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KORN - "The Serenity Of Suffering"

Label: Roadrunner Records      http://www.roadrunnerrecords.com/







1. "Insane"
2. "Rotting In Vain"
3. "Black Is The Soul"
4. "The Hating"
5. "A Different World" (featuring Corey Taylor)
6. "Take Me"
7. "Everything Falls Apart"
8. "Die Yet Another Night"
9. "When You're Not There"
10. "Next In Line"
11. "Please Come For Me"


Bonus Tracks

12. "Baby" - 13. "Calling Me Too Soon"


Jonathan Davis – lead vocals
James "Munky" Shaffer – guitars
Brian "Head" Welch – guitars
Reginald "Fieldy" Arvizu – bass
Ray Luzier – drums


Additional Musicians and Production

Corey Taylor – guest vocals on "A Different World"
Zac Baird – keyboards on "Take Me"
Jules Venturini – programming
Nick "Sluggo" Suddarth – programming
Rick Norris – additional programming
C-Minus – turntables on "Insane", "Next in Line", "Calling Me Too Soon"


Nick Raskulinecz – producer
Josh Wilbur – mixing, mastering
Nathan Yarborough – engineering
Chris Collier – additional engineering
Paul Suarez – assistant mix engineering
Justin Warfield – additional vocal arrangement
Ron English – illustrations
Virgilio Tzaj – art direction, design



 Great  metal architecture in its genre.

review by dalia di giacomo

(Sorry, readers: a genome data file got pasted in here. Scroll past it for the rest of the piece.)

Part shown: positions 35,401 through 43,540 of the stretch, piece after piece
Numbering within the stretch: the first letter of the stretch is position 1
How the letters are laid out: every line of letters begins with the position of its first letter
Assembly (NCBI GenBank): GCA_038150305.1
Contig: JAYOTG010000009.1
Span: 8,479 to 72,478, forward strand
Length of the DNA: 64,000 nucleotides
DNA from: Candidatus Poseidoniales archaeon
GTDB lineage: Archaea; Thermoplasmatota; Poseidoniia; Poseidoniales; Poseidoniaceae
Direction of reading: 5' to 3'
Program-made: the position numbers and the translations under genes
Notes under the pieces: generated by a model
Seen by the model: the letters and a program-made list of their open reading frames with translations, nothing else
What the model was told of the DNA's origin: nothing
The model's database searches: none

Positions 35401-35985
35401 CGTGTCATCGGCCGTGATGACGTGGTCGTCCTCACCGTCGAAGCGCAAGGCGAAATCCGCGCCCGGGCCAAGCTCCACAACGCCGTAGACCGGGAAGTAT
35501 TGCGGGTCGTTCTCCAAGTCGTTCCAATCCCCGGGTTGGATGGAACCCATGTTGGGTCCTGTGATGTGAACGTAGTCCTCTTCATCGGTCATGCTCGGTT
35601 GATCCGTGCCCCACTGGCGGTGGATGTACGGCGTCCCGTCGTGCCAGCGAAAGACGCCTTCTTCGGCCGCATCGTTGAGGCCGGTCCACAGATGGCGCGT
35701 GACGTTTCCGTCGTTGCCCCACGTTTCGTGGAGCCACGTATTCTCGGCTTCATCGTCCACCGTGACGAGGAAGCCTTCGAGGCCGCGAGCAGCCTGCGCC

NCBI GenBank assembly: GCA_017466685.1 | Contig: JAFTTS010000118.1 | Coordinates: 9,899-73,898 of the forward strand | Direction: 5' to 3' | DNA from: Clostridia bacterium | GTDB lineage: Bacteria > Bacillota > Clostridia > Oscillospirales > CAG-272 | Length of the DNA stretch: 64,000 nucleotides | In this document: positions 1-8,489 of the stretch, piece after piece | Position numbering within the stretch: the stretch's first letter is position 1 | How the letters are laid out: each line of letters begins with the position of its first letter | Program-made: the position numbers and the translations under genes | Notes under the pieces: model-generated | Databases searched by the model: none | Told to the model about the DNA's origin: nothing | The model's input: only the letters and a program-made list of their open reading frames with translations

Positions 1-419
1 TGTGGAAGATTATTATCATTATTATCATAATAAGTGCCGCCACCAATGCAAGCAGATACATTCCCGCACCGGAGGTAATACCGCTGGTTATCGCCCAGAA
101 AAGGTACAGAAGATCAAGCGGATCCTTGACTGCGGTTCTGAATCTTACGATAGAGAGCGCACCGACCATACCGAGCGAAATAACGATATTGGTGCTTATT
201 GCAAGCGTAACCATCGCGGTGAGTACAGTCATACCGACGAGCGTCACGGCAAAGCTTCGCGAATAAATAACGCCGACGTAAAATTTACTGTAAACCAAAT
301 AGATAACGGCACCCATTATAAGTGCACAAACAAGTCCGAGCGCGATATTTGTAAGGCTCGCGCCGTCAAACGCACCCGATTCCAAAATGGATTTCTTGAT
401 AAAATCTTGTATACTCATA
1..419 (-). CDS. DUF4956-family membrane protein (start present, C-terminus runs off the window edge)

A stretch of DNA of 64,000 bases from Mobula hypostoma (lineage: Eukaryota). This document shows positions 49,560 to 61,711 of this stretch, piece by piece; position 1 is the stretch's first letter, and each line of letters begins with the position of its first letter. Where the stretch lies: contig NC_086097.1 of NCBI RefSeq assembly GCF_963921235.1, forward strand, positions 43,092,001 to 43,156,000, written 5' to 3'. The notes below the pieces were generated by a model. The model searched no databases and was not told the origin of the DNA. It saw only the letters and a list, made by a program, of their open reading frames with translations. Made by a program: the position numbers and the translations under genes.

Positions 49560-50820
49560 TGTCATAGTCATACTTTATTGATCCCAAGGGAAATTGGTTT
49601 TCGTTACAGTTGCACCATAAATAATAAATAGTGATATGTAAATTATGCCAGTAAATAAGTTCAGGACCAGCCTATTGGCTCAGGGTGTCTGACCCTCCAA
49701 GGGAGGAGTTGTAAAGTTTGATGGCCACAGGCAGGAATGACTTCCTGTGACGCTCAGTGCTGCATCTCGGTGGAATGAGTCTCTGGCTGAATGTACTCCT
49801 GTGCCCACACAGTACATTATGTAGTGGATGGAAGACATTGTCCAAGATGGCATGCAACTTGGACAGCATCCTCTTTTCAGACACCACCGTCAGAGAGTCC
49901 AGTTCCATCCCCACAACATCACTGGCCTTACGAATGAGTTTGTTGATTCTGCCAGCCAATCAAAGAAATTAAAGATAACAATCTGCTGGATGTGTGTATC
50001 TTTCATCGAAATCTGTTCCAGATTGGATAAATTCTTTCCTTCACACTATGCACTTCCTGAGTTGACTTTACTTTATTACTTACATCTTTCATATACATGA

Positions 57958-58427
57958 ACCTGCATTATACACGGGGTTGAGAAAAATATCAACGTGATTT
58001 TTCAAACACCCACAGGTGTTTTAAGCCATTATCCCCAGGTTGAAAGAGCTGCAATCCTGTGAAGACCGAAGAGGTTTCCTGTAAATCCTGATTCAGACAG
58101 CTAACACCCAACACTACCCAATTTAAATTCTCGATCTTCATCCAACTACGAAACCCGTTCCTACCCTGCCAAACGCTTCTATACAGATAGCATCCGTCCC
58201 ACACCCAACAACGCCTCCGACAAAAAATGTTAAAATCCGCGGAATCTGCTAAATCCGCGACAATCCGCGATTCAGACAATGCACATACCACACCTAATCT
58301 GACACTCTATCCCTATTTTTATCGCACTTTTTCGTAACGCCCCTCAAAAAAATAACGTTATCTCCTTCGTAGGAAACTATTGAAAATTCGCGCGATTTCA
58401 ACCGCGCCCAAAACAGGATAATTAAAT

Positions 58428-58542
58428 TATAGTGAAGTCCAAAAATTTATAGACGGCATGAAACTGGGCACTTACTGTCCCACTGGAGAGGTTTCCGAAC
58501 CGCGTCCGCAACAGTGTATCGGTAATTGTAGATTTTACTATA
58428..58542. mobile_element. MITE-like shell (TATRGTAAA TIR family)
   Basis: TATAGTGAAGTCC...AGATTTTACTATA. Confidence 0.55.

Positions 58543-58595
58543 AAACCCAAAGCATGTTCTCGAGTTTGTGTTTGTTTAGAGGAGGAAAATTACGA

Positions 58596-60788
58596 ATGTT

Korn guitarist Brian "Head" Welch said in an interview that the material Korn has written for "The Serenity Of Suffering" is "heavier than anyone's heard Korn in a long time". Absolutely true! . The 12th studio album "The Serenity of Suffering" of this legendary Nu Metal outfit represents what it has to represent : Nu Metal indeed, in the best form . Although I liked milestone songs like Freak On A Leash and Did My Time (without speaking about the wonderful creations of the soundtrack of the movie "Queen of the Damned") I can honestly say that I am not a long-time fan of the band, therefore this album is for me new fresh air, full of intense  material that sometimes takes the breath away and that surely has a great impact during the live shows.  Die hard and long-time fans have also reacted immediately with much enthusiasm. This means that my enthusiasm has a true reason to be, from the moment that people who know the band better than me  (most of them since their youth) are sincerely satisfied about this cd. It is an enthusiasm raised to the power of two, because "The Serenity of Suffering" comes after the already successful "The Paradigm Shift": The  album that marked the return of "Head".  S.O.S. is the further  development of the Reconciliation : a fully come back to Metal, thing that currently is  appreciated by the European listeners too. In few words, this album is really great, balanced between old style and modernity, between peculiar characteristics of the band and new taste. This is surely the heaviest album Korn have released since long, totally blessed by producer Nick Raskulinecz, based  on a  great  guitar texture in a way that  the mythical first albums, like Untouchable, meet "Paradigm". In S.O.S. there are  no fillers. Honestly, what do you want more? I am impressed by all songs: Obviously each track has a story (narrated by Korn in the series "Track by Track" https://www.facebook.com/korn ) yet each song is a true highlight. Anyway I have my favourite ones, that I consider as simply outstanding.  "Black Is The Soul" is a jewel, full of heaviness and melody. It is a true attraction. Beware! It is an addictive song, marked by an amazing solid musical carpet, from where guitar distorsions emerge together with vocals in clear that can become suddenly very powerful. Some fans describe this song as perfect and flawless, and I can only second this opinion. "Black Is The Soul"  is also an example of how the musical structure is put together: well balanced between intros and outros, well balanced between heaviness and emotional auras, auras  that t wrongly could be described with the word catchiness.